Let’s start with a clean install. If you have a copy of Windows 10 on DVD, put it in your optical drive, restart your machine, and it’ll boot from the disc. If it doesn’t, you’ll likely need to change a setting in your computer’s BIOS/UEFI to put the optical drive first in the boot order.
We can’t be specific about exactly what setting to change and how, given the wide variety of BIOS and UEFI systems out there, but watch out for a message displayed on your PC’s screen at boot time – you might see a small window in which to hit an allotted key, usually [F2] or [Del]. If you know the model of your PC, or the model of your motherboard in the case of custom-built desktop PCs, check your manufacturer’s website for further instructions.
The above process is also true if you’ve transferred an ISO image to USB for installation; while there are a few more steps to take before you can get started as long as your install media is set to boot first, you’ll be fine. You’ll probably need to ensure you have your drive inserted into a port before you boot to BIOS in order to set this up.
The actual installation process couldn’t be easier, particularly if you’ve installed Windows 8.1 or Windows 7 from scratch before. Once you’re running the installer, just follow the instructions displayed on screen. The Windows 10 install process is even more simple and foolproof than ever before, and if you’re careful not to let it overwrite a partition you’re using, you’ll likely have no problem.
But wait! Hold fire if you’re looking to dual boot Windows 10 with Windows 7 or Windows 8.1; before you install, unless you already happen to have a spare partition, you’ll need to use the Disk Management tool within your old OS to resize your primary partition and separate off a little space for Windows 10 to install into.
The tools are almost identical in each OS. But wait… again! Before you can resize your main partition effectively, you’ll need to make sure all of your files are arranged by defragmenting it, leaving a portion of space at the end to be reallocated.
Right click your primary drive in Windows Explorer, select ‘Properties’, open the Tools tab, and click ‘Defragment now’. Now just click Defragment Disk to start the process.
Launch the Disk Management tool by opening the run dialog with [Windows]+[R] then typing diskmgmt.msc. The interface shows the partitions that exist on your machine – you’ll probably have at least two, a small recovery partition and a much larger main partition, and it’s the latter we’re interested in.
Check in the volumes list at the top of the window that your chosen partition has enough free space (at least 16GB for 32-bit Windows 10 and 20GB for 64-bit, though we’d obviously recommend allocating a fair amount more). If you’re short on space, you’ll need to clear some files before continuing.
Right click your target drive in the Disk Management tool and select ‘Shrink Volume’, then input the amount of space you’re looking to claw back. Be aware that the tool is looking for this in MB rather than GB, so add three zeroes to the end of your intended space in GB.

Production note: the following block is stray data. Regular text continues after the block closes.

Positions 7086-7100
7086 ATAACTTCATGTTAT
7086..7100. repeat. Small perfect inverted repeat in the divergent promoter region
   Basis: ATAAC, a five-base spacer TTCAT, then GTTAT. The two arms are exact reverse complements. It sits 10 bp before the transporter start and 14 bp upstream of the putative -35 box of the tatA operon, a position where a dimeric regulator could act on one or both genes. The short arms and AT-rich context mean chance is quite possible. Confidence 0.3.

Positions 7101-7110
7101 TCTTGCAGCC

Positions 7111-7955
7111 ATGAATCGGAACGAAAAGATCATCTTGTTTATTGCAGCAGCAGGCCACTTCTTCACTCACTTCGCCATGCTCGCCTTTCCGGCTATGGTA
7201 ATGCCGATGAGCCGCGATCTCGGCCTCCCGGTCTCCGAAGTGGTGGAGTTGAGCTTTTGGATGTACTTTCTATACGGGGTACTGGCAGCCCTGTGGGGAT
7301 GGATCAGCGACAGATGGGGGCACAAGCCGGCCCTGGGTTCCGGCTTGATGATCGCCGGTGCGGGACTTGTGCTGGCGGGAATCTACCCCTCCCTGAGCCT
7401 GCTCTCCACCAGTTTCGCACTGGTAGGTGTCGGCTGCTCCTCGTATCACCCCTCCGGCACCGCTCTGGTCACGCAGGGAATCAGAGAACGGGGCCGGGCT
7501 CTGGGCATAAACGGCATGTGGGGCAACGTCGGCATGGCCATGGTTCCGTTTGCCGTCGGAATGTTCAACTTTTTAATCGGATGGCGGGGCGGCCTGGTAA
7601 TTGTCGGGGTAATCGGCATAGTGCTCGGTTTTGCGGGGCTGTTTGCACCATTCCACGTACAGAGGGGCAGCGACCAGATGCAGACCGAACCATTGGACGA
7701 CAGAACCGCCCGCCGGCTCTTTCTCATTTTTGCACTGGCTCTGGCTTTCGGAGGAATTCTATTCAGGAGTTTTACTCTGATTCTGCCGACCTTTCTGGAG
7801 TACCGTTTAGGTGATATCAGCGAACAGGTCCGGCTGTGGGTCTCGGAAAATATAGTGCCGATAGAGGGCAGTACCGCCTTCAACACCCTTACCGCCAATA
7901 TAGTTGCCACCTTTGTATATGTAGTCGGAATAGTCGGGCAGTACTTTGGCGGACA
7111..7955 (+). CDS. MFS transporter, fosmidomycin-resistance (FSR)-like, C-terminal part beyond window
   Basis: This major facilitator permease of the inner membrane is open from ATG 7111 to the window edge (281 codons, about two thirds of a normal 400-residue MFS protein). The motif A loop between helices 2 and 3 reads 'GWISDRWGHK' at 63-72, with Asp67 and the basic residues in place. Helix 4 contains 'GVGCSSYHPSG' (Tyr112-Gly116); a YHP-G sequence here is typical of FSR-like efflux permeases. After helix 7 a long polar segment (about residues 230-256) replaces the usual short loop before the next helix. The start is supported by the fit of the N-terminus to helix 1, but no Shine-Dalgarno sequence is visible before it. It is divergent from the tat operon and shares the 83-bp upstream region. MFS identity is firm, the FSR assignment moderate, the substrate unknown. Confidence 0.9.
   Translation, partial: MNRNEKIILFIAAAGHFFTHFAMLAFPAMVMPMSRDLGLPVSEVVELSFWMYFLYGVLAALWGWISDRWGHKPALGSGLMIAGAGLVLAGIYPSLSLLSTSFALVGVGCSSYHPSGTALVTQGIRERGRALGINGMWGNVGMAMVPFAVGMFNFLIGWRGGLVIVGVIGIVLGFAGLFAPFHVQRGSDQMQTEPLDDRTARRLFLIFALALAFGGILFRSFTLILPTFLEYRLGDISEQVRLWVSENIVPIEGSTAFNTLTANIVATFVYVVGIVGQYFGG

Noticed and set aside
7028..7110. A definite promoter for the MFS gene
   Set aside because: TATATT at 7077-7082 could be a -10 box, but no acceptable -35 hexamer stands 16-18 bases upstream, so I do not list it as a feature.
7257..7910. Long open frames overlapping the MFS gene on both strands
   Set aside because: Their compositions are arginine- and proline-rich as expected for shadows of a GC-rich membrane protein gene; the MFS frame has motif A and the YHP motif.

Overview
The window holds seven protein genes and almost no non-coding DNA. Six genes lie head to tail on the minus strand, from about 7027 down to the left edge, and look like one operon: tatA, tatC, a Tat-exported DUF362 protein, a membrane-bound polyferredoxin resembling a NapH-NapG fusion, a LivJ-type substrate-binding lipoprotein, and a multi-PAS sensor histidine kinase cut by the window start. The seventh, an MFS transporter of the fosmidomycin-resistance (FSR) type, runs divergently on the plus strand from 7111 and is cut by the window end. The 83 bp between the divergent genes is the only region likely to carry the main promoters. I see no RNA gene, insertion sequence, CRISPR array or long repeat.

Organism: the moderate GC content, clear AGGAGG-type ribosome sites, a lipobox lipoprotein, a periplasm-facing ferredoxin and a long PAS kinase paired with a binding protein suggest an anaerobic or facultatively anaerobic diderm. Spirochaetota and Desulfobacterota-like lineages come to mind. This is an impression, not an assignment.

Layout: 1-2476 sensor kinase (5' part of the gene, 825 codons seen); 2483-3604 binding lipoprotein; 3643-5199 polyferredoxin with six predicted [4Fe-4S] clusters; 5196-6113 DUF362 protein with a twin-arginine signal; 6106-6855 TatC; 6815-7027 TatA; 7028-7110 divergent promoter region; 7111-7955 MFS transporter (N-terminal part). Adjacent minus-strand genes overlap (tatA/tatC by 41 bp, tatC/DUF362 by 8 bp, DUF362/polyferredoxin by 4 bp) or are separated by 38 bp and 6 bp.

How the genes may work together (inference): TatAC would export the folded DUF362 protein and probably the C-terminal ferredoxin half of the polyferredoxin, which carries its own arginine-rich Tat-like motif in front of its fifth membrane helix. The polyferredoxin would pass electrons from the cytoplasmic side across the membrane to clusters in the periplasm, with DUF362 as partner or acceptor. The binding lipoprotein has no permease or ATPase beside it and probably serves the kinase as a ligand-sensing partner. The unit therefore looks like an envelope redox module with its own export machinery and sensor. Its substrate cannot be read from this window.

Click ‘OK’ and the tool will go to work, and you’ll be left with an area on your drive labelled ‘unallocated space’. We now need to turn this into a partition. Right click it, select ‘new simple volume’, and click ‘Next’. You can give this new partition any letter you like.
Keep clicking ‘Next’ until you see the formatting options. Make sure you choose ‘NTFS’ as the file system, and label your drive (‘Windows 10’ perhaps?) before formatting the space. If you ever want to revert the changes and get the space back, you can use Disk Management’s Delete Volume and Extend Volume tools to expand your primary partition once more.
A final option, if you’re looking to test Windows 10 in a non-destructive way, is to install it inside a virtual machine. You can do this with any kind of media – DVD, USB or ISO – and though you’ll suffer a performance hit, this method gives you the chance to experiment without any risk.
Grab the latest version of VirtualBox, install it (and its components), and run it. Click the ‘New’ button, type in a name, select the appropriate version of Windows 10 in the Version drop down list, and click ‘Next’. Leave all of the settings at their defaults, and click ‘Next’ and ‘OK’ until you see your new install added to the main VirtualBox interface.
Now, with that VM selected, click ‘Settings’, go to the Storage page, click the disc marked ‘Empty’ under ‘Controller: IDE’, then the CD icon on the right-hand side of the window. Choose the appropriate install drive (or disc image, if you’re using an ISO file) then click ‘OK’. Click the ‘Start’ button, and your install will commence.
If you’ve downloaded an ISO version of Windows 10, you’ll need to turn this into valid bootable media before you can install it. If you have a writeable disc like a DVD-R, this is super easy: just pop it into your PC’s drive, right-click the ISO, and select the appropriate option to burn it straight to the disc.
To transfer your ISO to a bootable USB stick, first make sure your target stick has a capacity of at least 8GB, and remove any files you want to keep, as the drive will be completely wiped as part of the process. Next, download Microsoft’s Windows 7 USB/DVD Download Tool – ignore the name, this is valid for any version of Windows – install it, run it, and select the ISO file you’ve downloaded as the source and your USB drive as the destination. Let it run, and you’ll soon have a bootable USB stick ready to install Windows 10 on your target machine.